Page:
Build a Better Work Authorization Contract

Feb. 7, 2018
As liability laws are cracking down on more and more body shops every year, protect your shop by ditching the old-school work authorization form and making your guests sign a formal legal contract instead.

Ten years ago, a work authorization form saved Truman Fancher III nearly $4,000 at his shop, Truman Fancher Auto Collision Repair in Pelham, Ala. The issue began when Allstate was willing to reimburse for a used frame for a repair, but Fancher and the customer refused and terminated the job.

Fancher produced a $4,000 invoice for the work, storage, admin and all other charges at the time and sent a written termination notice to the customer via email, and copied Allstate. Although Allstate did try to delay the process, the situation was resolved quickly because of one piece of paper: a work authorization contract.

Based on the terms of Fancher’s termination clause in his contract, he was legally allowed to bill for the repair that was ultimately terminated. Without it, he’d probably still be waiting for payment today.

Fancher doesn’t beat around the bush when it comes to shops who don’t have work authorization contracts:

“It’s foolish. Simply foolish,” he says.

Tony Lombardozzi echoes that sentiment. As the president for the Coalition of Collision Repair Excellence (CCRE) and co-founder of Superare Marketing + Advertising, he says that for 25 years, he’s been trying to preach that “contract is the way to go.”

Lombardozzi says if you’re ever involved in a court case, the judge will ask for evidence of documentation. A simple signature on the form does wonders, as it documents that you advised the customer on the process.

The days of the standard, few-paragraph authorization form are over. With vehicles containing more data and customer information than ever, these forms have become crucial to avoiding combative situations with customers—and even lawsuits. As pre- and post-repair diagnostic scanning has become increasingly required by OEs, shops need authorization to release scan data to third parties, such as insurance carriers, and failure to obtain that authorization means your shop could be held responsible.  

Both Fancher and Lombardozzi share their secrets on how to build a strong work authorization contract.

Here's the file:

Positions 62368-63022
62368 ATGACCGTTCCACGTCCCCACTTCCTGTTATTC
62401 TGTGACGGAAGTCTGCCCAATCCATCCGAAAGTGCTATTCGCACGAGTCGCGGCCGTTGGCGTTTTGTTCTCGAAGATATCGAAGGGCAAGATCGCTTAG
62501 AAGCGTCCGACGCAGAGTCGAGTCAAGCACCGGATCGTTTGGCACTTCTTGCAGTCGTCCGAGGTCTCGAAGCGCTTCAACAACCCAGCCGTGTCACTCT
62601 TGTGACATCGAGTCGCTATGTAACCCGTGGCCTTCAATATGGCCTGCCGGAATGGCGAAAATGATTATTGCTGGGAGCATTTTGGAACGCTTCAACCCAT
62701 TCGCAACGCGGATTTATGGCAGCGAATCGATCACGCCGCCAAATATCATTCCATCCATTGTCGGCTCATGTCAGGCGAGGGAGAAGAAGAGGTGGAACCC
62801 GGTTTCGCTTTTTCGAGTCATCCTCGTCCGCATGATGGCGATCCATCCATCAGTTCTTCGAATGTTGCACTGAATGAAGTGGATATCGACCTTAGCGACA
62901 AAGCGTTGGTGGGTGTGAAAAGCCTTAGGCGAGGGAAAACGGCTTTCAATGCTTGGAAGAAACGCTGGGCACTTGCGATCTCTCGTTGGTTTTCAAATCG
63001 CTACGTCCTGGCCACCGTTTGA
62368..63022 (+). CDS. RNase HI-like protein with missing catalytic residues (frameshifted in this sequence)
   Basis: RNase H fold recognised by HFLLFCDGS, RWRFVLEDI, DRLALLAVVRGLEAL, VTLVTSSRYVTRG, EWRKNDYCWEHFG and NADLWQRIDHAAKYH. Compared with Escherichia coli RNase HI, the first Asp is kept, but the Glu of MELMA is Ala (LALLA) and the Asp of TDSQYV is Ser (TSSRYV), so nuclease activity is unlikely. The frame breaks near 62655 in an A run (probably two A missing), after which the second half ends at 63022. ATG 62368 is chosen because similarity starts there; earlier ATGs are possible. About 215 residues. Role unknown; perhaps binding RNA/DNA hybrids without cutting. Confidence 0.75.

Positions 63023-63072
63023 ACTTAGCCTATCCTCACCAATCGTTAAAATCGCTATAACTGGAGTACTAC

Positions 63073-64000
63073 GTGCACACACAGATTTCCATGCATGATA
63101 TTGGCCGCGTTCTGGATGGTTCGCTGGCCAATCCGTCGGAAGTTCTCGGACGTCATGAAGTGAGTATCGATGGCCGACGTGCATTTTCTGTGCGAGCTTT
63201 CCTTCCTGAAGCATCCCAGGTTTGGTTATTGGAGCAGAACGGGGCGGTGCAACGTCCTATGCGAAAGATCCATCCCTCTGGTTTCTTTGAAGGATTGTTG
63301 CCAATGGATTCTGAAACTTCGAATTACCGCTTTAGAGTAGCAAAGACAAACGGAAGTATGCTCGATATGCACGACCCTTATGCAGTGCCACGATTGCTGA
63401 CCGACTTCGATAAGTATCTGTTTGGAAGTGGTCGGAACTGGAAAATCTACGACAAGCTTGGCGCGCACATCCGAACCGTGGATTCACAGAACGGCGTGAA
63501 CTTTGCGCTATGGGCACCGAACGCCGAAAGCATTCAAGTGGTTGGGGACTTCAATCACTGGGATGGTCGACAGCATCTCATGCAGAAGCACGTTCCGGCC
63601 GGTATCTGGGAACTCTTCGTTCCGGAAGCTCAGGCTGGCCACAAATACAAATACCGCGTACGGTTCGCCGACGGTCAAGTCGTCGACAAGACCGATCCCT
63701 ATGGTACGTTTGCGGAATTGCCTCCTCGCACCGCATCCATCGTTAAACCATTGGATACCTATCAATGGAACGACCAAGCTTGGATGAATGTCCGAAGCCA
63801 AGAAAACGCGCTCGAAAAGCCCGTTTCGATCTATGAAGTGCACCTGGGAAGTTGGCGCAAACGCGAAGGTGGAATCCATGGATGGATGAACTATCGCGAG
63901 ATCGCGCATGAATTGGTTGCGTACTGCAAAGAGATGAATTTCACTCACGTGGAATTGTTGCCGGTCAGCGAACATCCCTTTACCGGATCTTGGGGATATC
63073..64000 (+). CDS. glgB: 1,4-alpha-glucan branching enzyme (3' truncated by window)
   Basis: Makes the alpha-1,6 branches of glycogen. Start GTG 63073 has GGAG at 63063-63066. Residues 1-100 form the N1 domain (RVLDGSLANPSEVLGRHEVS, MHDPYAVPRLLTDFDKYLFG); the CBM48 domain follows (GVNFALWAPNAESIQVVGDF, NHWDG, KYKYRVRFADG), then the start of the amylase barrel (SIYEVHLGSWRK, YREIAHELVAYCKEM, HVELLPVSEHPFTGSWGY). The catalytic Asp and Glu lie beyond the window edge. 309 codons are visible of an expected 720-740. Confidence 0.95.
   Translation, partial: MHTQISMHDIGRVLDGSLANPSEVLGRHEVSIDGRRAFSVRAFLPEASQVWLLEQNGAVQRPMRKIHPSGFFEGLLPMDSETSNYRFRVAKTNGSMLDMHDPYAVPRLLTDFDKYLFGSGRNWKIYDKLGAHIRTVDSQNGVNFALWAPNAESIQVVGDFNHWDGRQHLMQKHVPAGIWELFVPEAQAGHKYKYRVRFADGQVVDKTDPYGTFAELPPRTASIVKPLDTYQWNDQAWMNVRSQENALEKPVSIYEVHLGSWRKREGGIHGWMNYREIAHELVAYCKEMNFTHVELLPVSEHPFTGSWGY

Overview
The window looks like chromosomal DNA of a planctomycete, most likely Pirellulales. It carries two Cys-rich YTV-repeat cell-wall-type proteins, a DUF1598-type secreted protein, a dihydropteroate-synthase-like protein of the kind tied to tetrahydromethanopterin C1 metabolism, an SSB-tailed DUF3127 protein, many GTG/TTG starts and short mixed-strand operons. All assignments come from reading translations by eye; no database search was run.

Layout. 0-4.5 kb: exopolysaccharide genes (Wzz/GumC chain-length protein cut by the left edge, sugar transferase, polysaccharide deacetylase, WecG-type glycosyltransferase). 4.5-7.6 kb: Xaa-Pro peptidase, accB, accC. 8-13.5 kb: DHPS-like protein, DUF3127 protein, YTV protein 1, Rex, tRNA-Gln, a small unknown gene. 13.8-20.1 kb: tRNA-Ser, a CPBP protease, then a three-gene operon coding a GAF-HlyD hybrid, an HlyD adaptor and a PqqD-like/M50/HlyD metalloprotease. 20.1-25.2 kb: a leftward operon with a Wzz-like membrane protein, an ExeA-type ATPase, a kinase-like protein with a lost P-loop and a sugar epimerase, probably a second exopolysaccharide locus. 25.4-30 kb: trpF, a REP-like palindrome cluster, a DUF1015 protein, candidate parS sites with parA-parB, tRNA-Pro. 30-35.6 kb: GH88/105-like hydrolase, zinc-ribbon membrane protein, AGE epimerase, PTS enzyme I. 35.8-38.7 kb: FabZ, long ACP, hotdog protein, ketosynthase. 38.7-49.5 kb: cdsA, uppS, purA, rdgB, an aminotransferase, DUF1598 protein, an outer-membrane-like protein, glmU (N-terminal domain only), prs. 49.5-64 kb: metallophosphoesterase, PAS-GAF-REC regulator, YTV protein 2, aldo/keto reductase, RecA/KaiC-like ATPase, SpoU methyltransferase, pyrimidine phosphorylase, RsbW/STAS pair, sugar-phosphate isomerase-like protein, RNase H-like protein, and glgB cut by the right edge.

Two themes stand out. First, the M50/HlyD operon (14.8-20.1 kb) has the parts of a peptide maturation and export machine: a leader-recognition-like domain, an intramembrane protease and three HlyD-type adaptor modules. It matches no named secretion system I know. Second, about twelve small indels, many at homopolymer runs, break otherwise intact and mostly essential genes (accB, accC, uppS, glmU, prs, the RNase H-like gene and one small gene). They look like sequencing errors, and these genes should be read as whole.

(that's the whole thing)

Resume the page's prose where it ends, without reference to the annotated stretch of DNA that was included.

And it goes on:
What Should a Contract Look Like?

The purpose of the contract is to explain what the seller and the buyer’s responsibilities are. As Lombardozzi puts it, that is exactly what body shops are missing. The forms simply say, “Go ahead and fix my car.”

There are many components one can include in a form, depending on company policies, state laws and other variables. Lombardozzi says when it comes time to write your contract, have it written or looked over by an attorney to ensure the contract is written according to local and state laws.

You need to have a contract whether you are a DRP shop or not, but you may need to re-evaluate what is included in your contract if you are a DRP shop.

Lombardozzi says that under a DRP contract, the insurer becomes the general contractor while the shop becomes a subcontractor. As a subcontractor, it is likely the shop has signed a “hold harmless agreement,” which negates a contract.

If this is the case, the shop would have to run the contract by the insurer and certain things would have to be removed, such as “termination of repair and expectancy to damages.”  

After outlining the shop and the vehicle owner’s responsibilities, Lombardozzi says these are seven highlights that should be included in every contract:

  1. Authorization. While you’re not creating a classic “work authorization form,” you still need to get authorization from your customer. You need the customer to agree that your body shop will repair the vehicle.

  2. Waivers of Estimates. Some states have waivers. If your state qualifies, add that in.